Wall of chairs at the entrance of the exhibition, photo by Kanney Wong.

Looking at Chairs Can Be Meditative

College is overwhelming. That’s an overused statement. But it is an overused statement because the feeling is true. Transitioning from a kid into a young adult, pleasing your professors, but trying to maintain a social life? It can feel as if your head is constantly up in the air.

My remedy for this phenomenon: visiting museums. Particularly the Carnegie Museum of Art on 4400 Forbes Avenue. The museum is nestled right in the middle of Pitt and Carnegie Mellon and welcomes you right in with a grand open entrance. Walking amongst pieces of work grounds me because I only have to focus on two things—myself and the thoughts that arise when I look at the pieces. However, when I speak to my friends about this meditative activity, the majority of them are turned off by the sheer thought of going to a museum. They presume that it will be a bore or that they just don’t have the capacity for deciphering a canvas painted abstractly. 

I think what makes art museums daunting is how it allots you space to be alone in your thoughts. “How Looking at Art Can Help Your Brain” written by the University of Arizona staff reports that “each time you look at a piece of art, your brain is working to make sense of the visual information it’s receiving. From highly lifelike portraits to abstract collections of rectangles, looking at art stimulates the brain and puts our innate knack for organizing patterns and making sense of shapes to use.” (University of Arizona). Perhaps, the mind’s process of interpreting a piece of art contradicts with the million other responsibilities and deadlines running through people’s heads. This can be daunting. How do you make sense of an abstract canvas when you are also trying not to think of the eight page paper you have been putting off? I suggest looking towards a specific exhibit.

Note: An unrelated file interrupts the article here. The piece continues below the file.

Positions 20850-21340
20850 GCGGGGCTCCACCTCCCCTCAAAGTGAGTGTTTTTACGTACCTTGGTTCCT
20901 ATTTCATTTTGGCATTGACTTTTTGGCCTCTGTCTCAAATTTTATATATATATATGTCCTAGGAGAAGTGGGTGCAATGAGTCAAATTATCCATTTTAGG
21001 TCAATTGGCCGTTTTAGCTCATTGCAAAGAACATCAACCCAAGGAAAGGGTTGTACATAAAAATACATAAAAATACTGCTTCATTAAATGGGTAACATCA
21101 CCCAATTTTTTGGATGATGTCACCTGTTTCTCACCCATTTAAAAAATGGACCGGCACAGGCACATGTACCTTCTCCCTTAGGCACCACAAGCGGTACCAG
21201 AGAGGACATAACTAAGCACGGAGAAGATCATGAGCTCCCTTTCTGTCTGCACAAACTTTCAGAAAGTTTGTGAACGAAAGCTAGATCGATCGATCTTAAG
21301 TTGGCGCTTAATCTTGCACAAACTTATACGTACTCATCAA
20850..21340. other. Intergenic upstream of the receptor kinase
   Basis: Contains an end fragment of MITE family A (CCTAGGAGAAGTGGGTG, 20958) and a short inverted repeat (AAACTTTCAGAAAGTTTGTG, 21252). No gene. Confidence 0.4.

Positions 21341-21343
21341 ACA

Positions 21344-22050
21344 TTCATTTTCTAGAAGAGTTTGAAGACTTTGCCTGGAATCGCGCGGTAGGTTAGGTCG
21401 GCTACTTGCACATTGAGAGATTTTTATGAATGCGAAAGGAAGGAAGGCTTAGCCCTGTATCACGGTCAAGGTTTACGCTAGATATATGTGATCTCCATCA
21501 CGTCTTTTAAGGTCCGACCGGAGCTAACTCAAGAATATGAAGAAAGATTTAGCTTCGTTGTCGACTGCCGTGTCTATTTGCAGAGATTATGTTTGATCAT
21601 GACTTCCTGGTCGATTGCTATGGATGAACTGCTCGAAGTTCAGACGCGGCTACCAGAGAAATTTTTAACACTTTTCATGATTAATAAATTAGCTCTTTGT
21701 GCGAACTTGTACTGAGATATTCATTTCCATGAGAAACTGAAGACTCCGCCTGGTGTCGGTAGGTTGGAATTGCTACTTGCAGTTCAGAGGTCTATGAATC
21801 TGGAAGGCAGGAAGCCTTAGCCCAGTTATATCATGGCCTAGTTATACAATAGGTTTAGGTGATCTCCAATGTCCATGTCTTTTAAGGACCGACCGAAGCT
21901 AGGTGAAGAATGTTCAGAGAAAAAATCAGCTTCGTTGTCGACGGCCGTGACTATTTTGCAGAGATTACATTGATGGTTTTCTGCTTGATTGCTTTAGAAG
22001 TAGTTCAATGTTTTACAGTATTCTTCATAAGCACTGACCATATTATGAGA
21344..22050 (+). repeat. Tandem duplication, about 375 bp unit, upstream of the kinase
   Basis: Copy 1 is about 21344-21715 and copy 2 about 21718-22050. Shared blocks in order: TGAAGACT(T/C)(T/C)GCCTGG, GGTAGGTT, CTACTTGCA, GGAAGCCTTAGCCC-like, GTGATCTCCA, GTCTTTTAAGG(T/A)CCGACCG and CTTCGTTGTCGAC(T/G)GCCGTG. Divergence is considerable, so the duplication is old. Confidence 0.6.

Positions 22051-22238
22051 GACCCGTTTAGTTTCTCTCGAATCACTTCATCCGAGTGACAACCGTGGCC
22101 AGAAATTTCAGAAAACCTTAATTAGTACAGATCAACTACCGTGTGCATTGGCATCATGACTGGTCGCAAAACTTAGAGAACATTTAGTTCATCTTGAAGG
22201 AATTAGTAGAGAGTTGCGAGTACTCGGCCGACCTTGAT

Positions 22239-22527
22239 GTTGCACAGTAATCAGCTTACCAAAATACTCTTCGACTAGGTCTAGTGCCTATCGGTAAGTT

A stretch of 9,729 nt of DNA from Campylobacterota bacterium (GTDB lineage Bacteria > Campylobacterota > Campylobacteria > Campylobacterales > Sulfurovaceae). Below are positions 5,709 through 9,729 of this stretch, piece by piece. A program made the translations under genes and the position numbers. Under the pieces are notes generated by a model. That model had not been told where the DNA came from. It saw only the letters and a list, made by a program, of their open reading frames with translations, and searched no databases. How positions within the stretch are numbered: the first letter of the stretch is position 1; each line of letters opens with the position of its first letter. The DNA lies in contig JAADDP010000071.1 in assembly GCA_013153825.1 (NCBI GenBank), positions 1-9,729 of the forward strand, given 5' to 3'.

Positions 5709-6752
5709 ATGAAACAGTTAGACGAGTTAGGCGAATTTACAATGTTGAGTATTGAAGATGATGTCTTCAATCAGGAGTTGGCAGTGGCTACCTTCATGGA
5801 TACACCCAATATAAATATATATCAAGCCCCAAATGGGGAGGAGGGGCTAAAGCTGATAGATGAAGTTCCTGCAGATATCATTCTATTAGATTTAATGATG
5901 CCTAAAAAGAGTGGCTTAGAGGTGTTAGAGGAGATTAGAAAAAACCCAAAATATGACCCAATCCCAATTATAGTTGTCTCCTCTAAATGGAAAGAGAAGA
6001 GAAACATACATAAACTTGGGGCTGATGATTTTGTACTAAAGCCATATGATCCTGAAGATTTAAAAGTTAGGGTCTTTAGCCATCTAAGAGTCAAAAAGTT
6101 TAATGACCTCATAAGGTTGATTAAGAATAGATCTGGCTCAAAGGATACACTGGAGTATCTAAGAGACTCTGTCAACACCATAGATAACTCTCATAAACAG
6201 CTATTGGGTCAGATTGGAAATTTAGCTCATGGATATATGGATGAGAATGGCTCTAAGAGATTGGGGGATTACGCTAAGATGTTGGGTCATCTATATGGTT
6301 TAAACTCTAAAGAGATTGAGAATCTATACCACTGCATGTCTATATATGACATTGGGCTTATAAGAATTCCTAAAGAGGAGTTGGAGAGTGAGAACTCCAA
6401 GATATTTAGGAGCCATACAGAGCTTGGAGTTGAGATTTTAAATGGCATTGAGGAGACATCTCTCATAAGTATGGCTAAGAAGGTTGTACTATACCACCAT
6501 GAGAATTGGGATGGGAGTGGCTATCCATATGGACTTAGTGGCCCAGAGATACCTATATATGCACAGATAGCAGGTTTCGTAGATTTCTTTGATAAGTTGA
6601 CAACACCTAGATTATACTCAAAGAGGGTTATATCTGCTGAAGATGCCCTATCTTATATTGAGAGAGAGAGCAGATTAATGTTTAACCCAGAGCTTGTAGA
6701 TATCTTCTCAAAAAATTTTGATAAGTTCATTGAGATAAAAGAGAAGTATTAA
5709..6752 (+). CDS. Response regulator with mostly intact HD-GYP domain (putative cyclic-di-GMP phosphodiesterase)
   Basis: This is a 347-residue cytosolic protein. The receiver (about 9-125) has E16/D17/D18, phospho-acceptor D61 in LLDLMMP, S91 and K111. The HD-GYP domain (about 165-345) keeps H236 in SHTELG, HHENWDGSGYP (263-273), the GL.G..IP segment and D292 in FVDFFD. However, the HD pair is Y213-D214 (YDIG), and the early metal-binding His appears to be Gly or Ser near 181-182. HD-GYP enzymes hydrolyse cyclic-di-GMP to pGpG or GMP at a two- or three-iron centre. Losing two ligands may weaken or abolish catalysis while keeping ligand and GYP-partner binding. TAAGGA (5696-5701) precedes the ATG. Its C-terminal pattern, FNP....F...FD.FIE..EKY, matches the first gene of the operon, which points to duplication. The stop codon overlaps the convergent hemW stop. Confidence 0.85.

If you make your way to the end of the main art galleries, you can see a bonus one through the glass of the exit door. It is the exhibition in Bruce Galleries titled Extraordinary Ordinary Things. Walk across the marble stairs and into the exhibition. You are greeted with the smell of wood and a wall of chairs to your right. It is both fascinating and familiar. Extraordinary and ordinary. 

Photo by Kanney Wong.

The exhibit consists of more than 300 objects “spanning some of the most significant design developments of the past three centuries, the works on view offer boundless inspiration and endless possibilities for functional design for visitors to learn about, consider, and enjoy,” According to the Carnegie Museum of Art website.

If you make your way deeper into the room, objects you would find at your home are displayed like at a much-more-organized antique store. They range from a simple stool to extravagantly designed glass lamps. There is also a chronology to the exhibit as it shows the development of carpentry and design over the years. The museum website explains that “many people’s relationships to their homes and the objects within them take on increased relevance and deeper meaning, this timely and dynamic exhibition showcases all facets of material and product design.” (Carnegie Museum of Art). 

When I revisited the exhibition to refresh my memory, I found this statement to be true. I happened to go during what seemed like a school’s “bring a parent to the art museum” day. There were more people than usual, and middle schoolers paired with a parent roamed the halls.